Copenhagen Discussion Papers 2010 . The former category is officially defined as those laid-off workers that started employment before the establishment of the contract system in 1986. nor do they take into account Asia Research Centre. only applies to workers from bankrupt firms. Unemployment Although unemployment is a phenomenon concomitant with the market economy. The subsequent section will expound the developments and challenges related to the main constituents of the Chinese welfare system. However. Employment in the state-owned sector alone fell by 40% between 1995 and 2000 (Giles et al 2006). and confound developments across the whole spectrum welfare service. have not yet officially terminated relations with their former employee and have not yet found other employment (Solinger 2001). The above issues are by and large symptoms of an archaic state structure. General improvements in government organization and administration ought to significantly alleviate these problems.32 9 . Naturally. Yet a multitude of issues particular to specific welfare services remain. coverage is still insufficient (Liu and Wu 2006). Recent efforts to ensure a basic level of subsistence such as the Minimum Life Security system (MLS) employ more relevant criteria and have accordingly achieved better results. CBS. The predicate of unemployed on the other hand. Weakened central local ties also give rise to agency issues. decentralization and a top-down structure have impaired the effectiveness of central efforts to alleviate poverty. This gives rise to both problems of undercoverage and leakage (Gustafsson and Zhang 2000). no consensus exists when it comes to estimates of the number of unemployed. However. official statistics do not include the floating population. It does not include furloughed from the collective sector. Earmarked funds for poverty alleviation are distributed according to regional and ethnic criteria rather than on a need basis. Obfuscation arises first from the official taxonomy employed by the government. there is a general consensus that unemployment constitutes a sizeable and serious problem in China. The government distinguishes between furloughed (xiagang) and unemployed (shiye) workers.At the same time.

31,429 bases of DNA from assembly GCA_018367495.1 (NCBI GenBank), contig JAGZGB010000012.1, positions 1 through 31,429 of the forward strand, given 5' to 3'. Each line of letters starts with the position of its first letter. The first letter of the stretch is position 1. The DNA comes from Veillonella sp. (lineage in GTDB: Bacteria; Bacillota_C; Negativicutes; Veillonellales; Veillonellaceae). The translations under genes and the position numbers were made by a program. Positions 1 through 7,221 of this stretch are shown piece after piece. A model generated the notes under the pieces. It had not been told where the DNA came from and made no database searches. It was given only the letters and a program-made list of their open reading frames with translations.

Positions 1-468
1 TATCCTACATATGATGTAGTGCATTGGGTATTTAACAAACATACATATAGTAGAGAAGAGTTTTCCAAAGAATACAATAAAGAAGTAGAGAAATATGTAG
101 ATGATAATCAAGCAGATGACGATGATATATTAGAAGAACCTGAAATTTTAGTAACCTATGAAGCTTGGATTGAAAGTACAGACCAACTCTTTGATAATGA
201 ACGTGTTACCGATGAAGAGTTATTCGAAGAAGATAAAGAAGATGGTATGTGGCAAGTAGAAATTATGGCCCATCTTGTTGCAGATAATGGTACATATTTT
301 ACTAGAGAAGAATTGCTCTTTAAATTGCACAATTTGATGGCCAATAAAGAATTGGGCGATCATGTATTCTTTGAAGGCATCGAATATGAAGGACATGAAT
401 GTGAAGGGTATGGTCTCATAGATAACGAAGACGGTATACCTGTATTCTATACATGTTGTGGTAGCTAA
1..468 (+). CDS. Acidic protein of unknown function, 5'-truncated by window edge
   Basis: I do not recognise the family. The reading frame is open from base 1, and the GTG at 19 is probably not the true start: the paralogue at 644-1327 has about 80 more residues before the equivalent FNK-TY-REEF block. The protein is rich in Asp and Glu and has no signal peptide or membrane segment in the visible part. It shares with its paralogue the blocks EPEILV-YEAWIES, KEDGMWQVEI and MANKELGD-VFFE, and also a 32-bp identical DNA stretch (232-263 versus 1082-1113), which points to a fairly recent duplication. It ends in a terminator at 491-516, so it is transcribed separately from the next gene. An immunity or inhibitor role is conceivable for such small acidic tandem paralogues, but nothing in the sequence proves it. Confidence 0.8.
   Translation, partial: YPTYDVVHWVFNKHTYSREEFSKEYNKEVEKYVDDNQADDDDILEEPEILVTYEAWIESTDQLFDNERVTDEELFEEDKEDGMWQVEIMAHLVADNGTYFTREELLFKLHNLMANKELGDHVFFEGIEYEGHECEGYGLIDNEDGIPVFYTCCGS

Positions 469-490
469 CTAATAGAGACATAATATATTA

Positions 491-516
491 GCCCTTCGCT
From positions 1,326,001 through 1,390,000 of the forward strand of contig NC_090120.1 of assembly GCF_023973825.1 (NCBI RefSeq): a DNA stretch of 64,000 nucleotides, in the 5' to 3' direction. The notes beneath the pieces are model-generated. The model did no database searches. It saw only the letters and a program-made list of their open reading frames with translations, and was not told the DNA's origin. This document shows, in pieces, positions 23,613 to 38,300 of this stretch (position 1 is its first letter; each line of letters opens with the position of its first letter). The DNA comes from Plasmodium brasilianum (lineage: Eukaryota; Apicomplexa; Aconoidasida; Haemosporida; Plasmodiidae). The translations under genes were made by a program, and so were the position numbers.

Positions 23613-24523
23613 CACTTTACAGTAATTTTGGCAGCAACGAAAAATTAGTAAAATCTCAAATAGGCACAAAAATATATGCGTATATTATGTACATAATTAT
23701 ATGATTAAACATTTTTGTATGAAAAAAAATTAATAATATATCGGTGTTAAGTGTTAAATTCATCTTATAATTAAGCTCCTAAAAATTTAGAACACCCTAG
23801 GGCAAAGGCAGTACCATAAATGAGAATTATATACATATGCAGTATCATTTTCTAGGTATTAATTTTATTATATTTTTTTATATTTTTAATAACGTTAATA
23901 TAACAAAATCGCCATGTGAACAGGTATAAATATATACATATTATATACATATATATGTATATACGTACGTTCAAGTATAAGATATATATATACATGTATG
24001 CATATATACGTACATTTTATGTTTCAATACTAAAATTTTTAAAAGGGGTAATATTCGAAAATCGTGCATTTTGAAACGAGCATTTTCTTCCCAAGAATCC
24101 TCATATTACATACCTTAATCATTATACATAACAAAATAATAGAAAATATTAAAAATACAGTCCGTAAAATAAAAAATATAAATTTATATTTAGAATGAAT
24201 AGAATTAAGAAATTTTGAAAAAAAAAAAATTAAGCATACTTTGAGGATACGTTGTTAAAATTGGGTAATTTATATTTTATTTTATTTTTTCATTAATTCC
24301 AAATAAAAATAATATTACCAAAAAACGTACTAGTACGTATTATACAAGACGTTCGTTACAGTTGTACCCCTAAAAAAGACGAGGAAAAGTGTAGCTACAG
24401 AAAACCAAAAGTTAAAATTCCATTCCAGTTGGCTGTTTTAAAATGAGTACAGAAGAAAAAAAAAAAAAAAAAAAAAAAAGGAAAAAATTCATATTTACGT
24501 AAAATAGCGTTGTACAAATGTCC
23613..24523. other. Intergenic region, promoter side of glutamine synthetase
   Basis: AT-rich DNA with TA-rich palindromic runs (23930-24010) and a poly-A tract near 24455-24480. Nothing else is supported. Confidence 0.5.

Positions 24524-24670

the redistributive function of the free market has proven inadequate. with some 17% of workers receiving both unemployment and xiagang benefits.the large group of ‘early retirees’ from the state firms. China Statistical Yearbook 2008) is structurally deflated. the government introduced its unemployment insurance program in 1999. Far from being a mere taxonomical exercise. Less than half of the workers considering themselves to fall into the xiagang category received formal certificates. Copenhagen Discussion Papers 2010 . the majority of the select group holding formal proof of their furloughed status didn’t receive the benefits they were entitled to. health care and pension contributions (Giles et al 2006) as well as reemployment service. This allows enterprises to refrain from dispensing unemployment benefits. For most discharged SOE workers. Under the xiagang arrangement introduced in 1993.32 . What is obvious is that the official figure (4. However. Due to the above factors. Problems are compounded by pragmatic issues such as underreporting by firms. Leakage is also a problem. the extent of unemployment is anybody’s guess. In response to the unsatisfactory performance of the xiagang arrangements.extended coverage to all urban workers. Results from the reemployment centers were no more encouraging.0% in 2007. The xiagang arrangements were designed as a temporary mechanism to facilitate the restructuring of the overburdened state owned sector. CBS. and 20% receiving these benefits while working (ibid). laid-off workers were entitled to three years of basic living subsidies. Funding came from a combination of central and local budgetary expenditures as well as enterprise contributions. And even then. it soon became clear that they fell short of achieving this objective. The hidden unemployed retain their official association with the firm. For the higher skilled and younger workers. the government’s overly strict classifications deny benefits to many of the jobless (Solinger 2001). but receive reduced or no pay (ibid). According to Giles et al (2006) a survey held between 1996 and 2001 indicated only 29% of the discharged were reemployed within a year. Funding is 10 Asia Research Centre. The SOEs were responsible for establishing and running re-employment centers. This program has -nominally. the release from the SOEs has been a welcome change. as it allows them to pursue better opportunities in the private sector (Solinger 2002).